If you spend any amount of time on LinkedIn, then you need to be sure your profile is dialed in so that it can work for you, even when you’re not working on it.
Here are a few simple tweaks you can make to optimize your profile and help it stand out. That way when recruiters and hiring managers are searching for people with your talents and skills to fill a role or if a company checks your profile out after you have applied for a job, it will catch their attention.
The headline on your LinkedIn profile is perhaps THE most important part of your entire profile and for most people, it is underused. If you are only using your current or last job title as your entire headline, you are only sharing a small portion of your story and you’re missing out on 220 characters worth of real estate!
When somebody pulls your profile up in a list after doing a keyword search, they are only going to see your name, headline, current position and location. This doesn’t give the person much information to go off of and not a lot of reason to look further, especially when they are pressed for time and need to pull a quick list based on keywords.
I did a search for “social media managers” and this was the first few results of what I found. Every single person only had their current job title. If I was a recruiter, I would keep scrolling.
Your headline is also one of the few things people see when you comment on posts in the LinkedIn feed. So, if somebody is scrolling through the comments, they will only see your name and the first part of your headline.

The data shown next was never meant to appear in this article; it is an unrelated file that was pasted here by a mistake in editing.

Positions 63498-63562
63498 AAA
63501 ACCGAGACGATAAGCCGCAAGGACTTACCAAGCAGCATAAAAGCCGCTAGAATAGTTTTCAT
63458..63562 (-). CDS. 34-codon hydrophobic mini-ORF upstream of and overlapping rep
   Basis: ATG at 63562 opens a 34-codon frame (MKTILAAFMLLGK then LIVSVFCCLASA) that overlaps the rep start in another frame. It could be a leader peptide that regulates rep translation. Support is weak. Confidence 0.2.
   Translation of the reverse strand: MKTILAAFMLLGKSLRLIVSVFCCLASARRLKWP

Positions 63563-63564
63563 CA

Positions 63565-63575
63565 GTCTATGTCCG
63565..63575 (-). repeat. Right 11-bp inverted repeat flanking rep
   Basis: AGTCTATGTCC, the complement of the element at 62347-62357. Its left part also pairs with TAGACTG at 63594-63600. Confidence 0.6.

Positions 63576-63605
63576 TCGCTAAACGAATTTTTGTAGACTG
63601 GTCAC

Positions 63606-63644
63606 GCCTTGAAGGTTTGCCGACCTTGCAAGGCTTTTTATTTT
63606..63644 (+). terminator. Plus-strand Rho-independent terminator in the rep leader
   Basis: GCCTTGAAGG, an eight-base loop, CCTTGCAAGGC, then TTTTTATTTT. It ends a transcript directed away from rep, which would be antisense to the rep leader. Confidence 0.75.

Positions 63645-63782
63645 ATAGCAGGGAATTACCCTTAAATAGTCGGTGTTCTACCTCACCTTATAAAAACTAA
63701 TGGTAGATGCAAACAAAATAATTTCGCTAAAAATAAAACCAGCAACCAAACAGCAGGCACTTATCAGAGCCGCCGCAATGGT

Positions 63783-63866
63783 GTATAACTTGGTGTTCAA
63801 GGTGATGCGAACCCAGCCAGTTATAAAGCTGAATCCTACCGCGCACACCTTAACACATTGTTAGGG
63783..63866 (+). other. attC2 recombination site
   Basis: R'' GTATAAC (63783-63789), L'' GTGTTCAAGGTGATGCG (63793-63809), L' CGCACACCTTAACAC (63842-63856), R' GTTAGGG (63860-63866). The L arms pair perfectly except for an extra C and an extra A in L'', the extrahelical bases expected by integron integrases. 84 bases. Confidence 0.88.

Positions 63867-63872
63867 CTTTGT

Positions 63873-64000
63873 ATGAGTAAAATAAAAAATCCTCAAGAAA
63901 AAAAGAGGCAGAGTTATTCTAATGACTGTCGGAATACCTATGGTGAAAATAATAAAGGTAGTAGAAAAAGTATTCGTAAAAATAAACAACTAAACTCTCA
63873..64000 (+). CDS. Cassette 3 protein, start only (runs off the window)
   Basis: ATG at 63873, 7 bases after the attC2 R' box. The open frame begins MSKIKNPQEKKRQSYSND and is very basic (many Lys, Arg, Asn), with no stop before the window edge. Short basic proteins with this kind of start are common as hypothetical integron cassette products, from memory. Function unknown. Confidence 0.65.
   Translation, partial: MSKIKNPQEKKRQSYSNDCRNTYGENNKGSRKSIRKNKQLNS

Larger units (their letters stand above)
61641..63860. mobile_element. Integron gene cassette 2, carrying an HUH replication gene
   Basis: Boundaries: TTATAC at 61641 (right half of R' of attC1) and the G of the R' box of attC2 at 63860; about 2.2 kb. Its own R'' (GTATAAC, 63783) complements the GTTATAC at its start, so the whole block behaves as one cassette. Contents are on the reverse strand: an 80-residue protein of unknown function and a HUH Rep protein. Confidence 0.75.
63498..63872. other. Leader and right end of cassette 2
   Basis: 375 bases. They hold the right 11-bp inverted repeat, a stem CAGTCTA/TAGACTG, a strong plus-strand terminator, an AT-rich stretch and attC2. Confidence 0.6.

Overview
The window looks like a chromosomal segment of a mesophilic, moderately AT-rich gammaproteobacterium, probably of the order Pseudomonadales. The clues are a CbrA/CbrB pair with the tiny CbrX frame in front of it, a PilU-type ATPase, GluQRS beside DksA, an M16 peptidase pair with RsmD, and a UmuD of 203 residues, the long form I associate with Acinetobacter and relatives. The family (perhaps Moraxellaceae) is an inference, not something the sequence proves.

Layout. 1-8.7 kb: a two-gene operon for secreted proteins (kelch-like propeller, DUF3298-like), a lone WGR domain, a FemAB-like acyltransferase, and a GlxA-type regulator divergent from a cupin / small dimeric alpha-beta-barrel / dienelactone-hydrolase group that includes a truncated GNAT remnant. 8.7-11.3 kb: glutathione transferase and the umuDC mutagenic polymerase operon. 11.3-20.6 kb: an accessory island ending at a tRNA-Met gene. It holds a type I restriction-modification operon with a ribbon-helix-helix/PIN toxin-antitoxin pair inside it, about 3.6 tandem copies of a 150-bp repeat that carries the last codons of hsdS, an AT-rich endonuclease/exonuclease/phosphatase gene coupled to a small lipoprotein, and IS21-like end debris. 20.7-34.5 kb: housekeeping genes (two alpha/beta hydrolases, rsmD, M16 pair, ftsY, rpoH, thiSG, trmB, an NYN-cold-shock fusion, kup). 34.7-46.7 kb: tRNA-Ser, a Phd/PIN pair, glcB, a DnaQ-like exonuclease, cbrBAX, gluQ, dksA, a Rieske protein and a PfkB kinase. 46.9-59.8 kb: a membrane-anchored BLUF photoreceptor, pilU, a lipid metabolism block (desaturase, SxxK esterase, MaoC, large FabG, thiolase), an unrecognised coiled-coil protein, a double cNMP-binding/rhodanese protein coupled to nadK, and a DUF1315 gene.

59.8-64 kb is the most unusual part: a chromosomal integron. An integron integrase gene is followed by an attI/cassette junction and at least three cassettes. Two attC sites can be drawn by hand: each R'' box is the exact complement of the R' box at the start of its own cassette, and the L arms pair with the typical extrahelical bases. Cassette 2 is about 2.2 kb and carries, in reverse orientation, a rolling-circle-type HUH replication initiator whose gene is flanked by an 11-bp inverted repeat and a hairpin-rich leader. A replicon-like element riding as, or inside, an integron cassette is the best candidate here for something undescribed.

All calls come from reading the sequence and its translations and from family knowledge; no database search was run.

You want to take full advantage of all 220 characters to make your headline something that looks great, conveys the essence of you in a nutshell and quickly captures the attention of people looking.
There’s a really great formula for what should be in this headline that I cribbed from Jessica Hernandez, a resume writer and LinkedIn Top Voice for Job Search and Careers. She suggests HERE that the first part of your headline should be your desired job title. Note that this is not your current title, but the role that you are actively seeking for your next position. The next three parts are your top three keywords (which I will tell you how to find and choose in more detail in the Keywords section below). The last part is a branding statement that summarizes what you are about in terms of your work. I modify this formula slightly to also include another personal branding statement after this that talks about who I am as a person.
The final piece of your headline, and perhaps one of the more important in terms of getting noticed, is the symbols you use to put between each item.
If you do a quick search and look at several pages of profiles, you will notice that the ones who do take advantage of the 220 characters will often just use a vertical line to separate each item out. I was guilty of this in the beginning myself. What it doesn’t do for you is really pull your profile out from the others because so many other profiles look the same.
To really stand out when fully using the 220 characters in the headline, you need to think outside the box and use emojis. They allow you to really show your personality, give your headline some color and pop, and really make it stand out. I have two great articles bookmarked by Karen Tisdell, a LinkedIn profile writer, that contains more emojis than you could ever actually use. All you need to do is copy and paste them into your headline. Links are HERE and HERE. Check out my profile for an example of applying all of these steps to optimize my headline.